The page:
Don't forget that every year divisible by 4 is a leap year, except that century years are only leap years if divisible by 400 (e.g., 2000 was a leap year, but 1900 was not).

Another question in my homework.. not really sure how to go about solving it... It there some sort of method to solve this using modular arithmetic?


First you need to calculate the number of days of the last $1014$ years.
That is $365\times 1000 +$ the number of leap years over the last $1014$ years (not necessarily 1014/4!)

Once you found that, divide by $7$ and you will obtain a remainder between $0$ and $6$.

Today is Friday/Saturday (depending on your time zone), add the remainder to today's day and you're done.

  • $\begingroup$ 3 leap years this century.. + 24(10) for every previous century + 3 leap years for centuries divisible by 400.. Make 246 leap years in the last 1000 years? - 3 leap years missed in the 11th century, making that 243 leap years $\endgroup$ – user122661 May 3 '14 at 16:16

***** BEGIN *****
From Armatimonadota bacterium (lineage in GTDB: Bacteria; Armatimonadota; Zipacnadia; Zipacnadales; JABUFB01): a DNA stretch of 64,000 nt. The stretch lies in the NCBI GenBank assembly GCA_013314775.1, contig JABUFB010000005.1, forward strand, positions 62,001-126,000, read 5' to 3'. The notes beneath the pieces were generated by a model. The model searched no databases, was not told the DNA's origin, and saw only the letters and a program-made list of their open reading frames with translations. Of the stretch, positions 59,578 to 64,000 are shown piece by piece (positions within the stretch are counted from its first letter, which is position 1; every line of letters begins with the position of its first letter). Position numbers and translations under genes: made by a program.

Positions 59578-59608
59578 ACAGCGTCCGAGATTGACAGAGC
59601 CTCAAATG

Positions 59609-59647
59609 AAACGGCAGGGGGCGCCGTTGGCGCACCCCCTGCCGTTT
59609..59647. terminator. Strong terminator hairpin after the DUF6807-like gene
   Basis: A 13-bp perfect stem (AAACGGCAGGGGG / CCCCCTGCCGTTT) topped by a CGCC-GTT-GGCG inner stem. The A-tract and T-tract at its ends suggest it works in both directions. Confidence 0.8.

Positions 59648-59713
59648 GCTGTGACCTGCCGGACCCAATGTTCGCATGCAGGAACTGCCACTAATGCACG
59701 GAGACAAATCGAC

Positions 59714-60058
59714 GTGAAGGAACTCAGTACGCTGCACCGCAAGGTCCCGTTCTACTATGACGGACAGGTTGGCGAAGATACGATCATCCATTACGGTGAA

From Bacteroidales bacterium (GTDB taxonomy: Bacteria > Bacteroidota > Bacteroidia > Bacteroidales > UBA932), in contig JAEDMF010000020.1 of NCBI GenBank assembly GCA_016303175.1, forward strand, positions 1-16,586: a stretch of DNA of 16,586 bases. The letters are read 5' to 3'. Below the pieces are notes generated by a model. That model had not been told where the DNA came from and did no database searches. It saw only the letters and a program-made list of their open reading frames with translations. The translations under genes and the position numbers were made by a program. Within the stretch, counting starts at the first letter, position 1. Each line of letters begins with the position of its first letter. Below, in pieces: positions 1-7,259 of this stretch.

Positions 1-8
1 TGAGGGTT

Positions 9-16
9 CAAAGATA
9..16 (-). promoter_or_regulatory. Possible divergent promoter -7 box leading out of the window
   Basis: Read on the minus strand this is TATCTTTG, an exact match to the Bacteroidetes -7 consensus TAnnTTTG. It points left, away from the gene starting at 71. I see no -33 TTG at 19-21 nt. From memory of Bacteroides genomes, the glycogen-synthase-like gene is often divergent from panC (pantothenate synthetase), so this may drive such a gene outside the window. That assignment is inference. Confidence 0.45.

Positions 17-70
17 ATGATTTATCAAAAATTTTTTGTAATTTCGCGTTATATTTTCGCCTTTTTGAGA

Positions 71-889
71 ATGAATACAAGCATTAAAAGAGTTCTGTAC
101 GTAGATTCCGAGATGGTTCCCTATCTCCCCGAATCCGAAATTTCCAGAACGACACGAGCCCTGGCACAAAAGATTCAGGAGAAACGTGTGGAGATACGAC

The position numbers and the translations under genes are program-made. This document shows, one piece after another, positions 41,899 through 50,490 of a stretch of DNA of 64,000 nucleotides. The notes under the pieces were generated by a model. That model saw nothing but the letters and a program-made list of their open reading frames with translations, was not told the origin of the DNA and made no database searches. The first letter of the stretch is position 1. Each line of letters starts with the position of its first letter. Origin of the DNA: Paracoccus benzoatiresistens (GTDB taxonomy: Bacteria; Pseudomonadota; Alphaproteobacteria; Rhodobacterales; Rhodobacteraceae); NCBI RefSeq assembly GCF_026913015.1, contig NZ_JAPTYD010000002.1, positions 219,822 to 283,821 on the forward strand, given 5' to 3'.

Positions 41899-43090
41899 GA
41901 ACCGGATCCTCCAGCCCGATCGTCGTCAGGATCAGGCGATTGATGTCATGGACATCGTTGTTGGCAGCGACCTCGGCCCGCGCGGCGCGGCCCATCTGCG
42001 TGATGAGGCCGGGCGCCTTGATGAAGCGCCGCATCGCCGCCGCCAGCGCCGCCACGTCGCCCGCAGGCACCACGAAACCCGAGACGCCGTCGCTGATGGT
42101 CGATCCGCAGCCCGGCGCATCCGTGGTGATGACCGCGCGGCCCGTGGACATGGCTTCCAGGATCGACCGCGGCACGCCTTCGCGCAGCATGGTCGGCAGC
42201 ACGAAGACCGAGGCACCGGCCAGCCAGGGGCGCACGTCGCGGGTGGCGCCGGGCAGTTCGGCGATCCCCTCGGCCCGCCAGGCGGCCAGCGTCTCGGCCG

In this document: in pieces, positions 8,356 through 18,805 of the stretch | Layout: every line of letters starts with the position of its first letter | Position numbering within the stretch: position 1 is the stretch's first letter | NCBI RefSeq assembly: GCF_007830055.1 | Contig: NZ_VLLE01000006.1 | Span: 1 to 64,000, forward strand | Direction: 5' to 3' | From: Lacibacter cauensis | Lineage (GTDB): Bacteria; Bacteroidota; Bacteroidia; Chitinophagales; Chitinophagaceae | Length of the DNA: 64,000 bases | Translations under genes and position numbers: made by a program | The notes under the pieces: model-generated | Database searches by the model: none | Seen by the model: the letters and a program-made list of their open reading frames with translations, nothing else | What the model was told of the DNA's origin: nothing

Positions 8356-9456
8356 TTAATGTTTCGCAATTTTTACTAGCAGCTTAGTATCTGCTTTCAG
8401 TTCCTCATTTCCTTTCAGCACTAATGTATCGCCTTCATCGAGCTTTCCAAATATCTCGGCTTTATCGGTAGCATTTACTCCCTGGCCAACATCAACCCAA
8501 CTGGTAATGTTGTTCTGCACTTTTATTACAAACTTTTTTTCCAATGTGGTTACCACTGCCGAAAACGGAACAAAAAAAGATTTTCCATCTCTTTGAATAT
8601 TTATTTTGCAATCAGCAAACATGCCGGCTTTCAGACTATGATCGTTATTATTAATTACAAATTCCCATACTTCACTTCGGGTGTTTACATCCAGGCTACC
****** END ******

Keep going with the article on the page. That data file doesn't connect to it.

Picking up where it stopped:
• $\begingroup$ There are 25 leap years per century. Also I don't get why 3 leap years for centuries divisible by 400. In total you should have 253 leap years (year 1000 doesn't count as we passed the 29th of February). I get 250 leap years between 1001 and 2000 (last millenum) plus another three this millenum. $\endgroup$ – user88595 May 4 '14 at 11:24
  • $\begingroup$ it states that century years are not leap years unless they are divisible by 400.. hence 24 leap years/century. Also.. there are only 3 century years divisible by 400 since the year 1000.. hence 3 century leap years. 24*10+3=243 $\endgroup$ – user122661 May 4 '14 at 20:27
  • $\begingroup$ Ok I didn't know that. Then yes you are correct $\endgroup$ – user88595 May 5 '14 at 8:20

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